The Apple Watch Pro Won’t Just Be for Sports

A high-end model is long overdue

  • Apple is set to launch a new Pro-tier watch this fall, according to credible rumors. 
  • A specialized sports watch is not in Apple’s usual MO. 
  • All Apple Watches are already sports watches.
Apple Watch Series 7 with black and pink watch bands


Starting this fall, your choices of Apple Watch models will double. The lone model available today will be joined by a rugged version, which will be called the Apple Watch Pro. Yes, "Pro."

Apple has long differentiated its lineups by offering more expensive pro-labeled versions. Sometimes these are truly professional machines, like the Mac Pro or the current 14- and 16-inch MacBook Pro. Other times the Pro name seems to be there just so Apple can charge a bit more for nicer features (all iPhone Pro models) or to convince corporate buyers that a computer is for them (the current, super disappointing 13-inch M2 MacBook Pro). According to an insider report, the Apple Watch Pro will be a bit of both. 

"Multi-sport and adventure watches [are] already [marketed] to professional athletes and experts in the field of aviation and elsewhere. However, the Pro Apple Watch doesn't fall into this category because it will more than likely be marketed to a wide range of customers. But as with their MacBook Pro, some customers will believe it's significantly different from the regular version and purchase one regardless," marketing expert Jerry Han told Lifewire via email.

Professional Watch

The Watch Pro will, according to serial Apple rumormonger Mark Gurman, be aimed at demanding athletes. It will have a larger, tougher display, longer battery life, and be made of something other than aluminum—Gurman speculates titanium—which Apple has used for watches before, but it could also be stainless steel. Features-wise, the Pro model may get improved tracking for hiking and swimming. This points to better sensors inside the device.

Most of the speculation so far has been that this will be a sports-focused watch, with a rugged appearance in line with Casio’s G-Shock range and the like. But that seems a little too niche for Apple. And remember, right now, all Apple Watches are already sports watches.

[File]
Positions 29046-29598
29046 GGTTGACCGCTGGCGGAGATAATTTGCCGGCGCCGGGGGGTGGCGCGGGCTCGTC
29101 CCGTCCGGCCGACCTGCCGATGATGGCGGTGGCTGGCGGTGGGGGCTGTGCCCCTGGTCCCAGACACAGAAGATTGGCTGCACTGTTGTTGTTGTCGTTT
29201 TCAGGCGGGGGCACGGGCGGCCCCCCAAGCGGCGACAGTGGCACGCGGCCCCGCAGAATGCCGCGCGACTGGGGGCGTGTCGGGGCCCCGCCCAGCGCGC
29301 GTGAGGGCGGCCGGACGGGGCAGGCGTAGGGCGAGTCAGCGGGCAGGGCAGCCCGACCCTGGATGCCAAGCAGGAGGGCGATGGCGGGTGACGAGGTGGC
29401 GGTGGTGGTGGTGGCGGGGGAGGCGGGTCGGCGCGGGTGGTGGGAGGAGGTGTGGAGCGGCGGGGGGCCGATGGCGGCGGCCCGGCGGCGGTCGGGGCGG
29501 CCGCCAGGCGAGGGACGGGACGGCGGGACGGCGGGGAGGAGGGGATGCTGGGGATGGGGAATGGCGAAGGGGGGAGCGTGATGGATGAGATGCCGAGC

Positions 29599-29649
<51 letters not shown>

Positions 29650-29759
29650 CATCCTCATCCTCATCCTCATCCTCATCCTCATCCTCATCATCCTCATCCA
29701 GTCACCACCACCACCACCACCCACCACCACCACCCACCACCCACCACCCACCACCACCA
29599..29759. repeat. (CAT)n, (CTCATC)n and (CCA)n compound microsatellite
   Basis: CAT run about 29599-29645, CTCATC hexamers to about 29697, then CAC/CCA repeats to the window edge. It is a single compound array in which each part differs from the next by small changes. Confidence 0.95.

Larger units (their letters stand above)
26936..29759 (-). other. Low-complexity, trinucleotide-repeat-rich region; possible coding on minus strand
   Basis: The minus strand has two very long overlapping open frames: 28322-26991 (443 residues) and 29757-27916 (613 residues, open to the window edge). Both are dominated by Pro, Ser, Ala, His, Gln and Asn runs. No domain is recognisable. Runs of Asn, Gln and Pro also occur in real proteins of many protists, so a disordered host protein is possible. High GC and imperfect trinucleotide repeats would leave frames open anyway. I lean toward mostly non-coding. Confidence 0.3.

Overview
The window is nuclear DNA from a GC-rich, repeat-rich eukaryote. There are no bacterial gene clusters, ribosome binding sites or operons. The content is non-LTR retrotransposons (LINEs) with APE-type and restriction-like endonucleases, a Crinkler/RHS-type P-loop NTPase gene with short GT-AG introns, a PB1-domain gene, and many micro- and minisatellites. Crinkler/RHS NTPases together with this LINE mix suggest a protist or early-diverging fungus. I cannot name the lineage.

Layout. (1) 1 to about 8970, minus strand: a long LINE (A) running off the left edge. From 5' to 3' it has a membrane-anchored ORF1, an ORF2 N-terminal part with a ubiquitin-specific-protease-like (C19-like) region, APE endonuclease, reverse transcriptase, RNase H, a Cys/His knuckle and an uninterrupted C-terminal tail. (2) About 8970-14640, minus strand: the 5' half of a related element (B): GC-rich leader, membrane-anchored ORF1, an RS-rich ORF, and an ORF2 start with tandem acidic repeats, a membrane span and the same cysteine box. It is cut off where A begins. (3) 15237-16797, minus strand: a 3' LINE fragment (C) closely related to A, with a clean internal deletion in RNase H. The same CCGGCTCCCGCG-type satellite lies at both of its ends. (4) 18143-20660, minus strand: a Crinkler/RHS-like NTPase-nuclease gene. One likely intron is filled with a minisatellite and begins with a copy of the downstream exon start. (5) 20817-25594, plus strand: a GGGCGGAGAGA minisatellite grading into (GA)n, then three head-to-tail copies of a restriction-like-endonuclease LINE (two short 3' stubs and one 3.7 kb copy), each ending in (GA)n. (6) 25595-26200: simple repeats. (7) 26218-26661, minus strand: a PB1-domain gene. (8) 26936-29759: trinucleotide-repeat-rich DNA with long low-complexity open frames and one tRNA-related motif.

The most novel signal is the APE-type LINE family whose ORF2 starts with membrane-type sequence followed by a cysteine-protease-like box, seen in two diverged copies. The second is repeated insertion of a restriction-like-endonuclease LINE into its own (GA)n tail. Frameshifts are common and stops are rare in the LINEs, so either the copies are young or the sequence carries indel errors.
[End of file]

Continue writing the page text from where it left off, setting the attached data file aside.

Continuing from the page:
Rugged? Not So Fast

Much more likely is that Apple will do what it always does—make a fancier version of the same thing, and charge more.

"[The Watch Pro will be] slightly bigger, and sure, more rugged, but only insofar as all new models are more rugged," Apple Watch super-user, fitness expert, and fitness app designer Graham Bower told Lifewire via direct message. "This will be a premium watch competing with low-end luxury Swiss watches."

If that sounds familiar, it's because it is, kind of. The Apple Watch Edition, which launched alongside the original Apple Watch, is a premium model, but one only differentiated by case material. You could buy an 18k gold version for up to $17,000, but it was exactly the same smartwatch under that fancy cover. And that was a problem because, after a few years, that gold watch would turn into a gold paperweight, while new watches costing a fraction of the price would continue to add new features. 

Apple Watch Series 7 with various watch bands and home screens


The Apple Watch Edition doesn't really fit into Apple's way of doing things, which is to differentiate the Pro models primarily by improved functionality and features. And, in fact, even the source of the rugged watch rumor supports this theory:

"In the case of the Pro products, except the earbuds, Apple differentiates with better performance and screens, plus, of course, a higher price," writes Gurman in his Switched On newsletter

The iPhone Pro models are a great example of this. They use the same chip as the regular iPhone but have a better screen with a variable refresh rate for smoother animation and also lower power drain, and better cameras. Some of these features end up in lesser models after a few years. 

As with their MacBook Pro, some customers will believe it’s significantly different from the regular version and purchase one regardless.

The iPad lineup is the same. It’s a strategy that works well, especially at Apple’s wild market volumes. If it wants to introduce a fancy new experimental camera to the iPhone, then it has to be able to find somebody to manufacture that new widget in its tens of millions, all with perfect tolerances and reliability.

If you have a more expensive Pro version, which sells fewer units, you can put the fancy part in that, and in the future, when it becomes cheaper and easier to manufacture, drop it into the basic model. 

So, don’t hold your breath for a ruggedized sports watch. But don’t be surprised if Apple launches two watches this fall. It’s straight out of Apple’s strategy playbook and long overdue.

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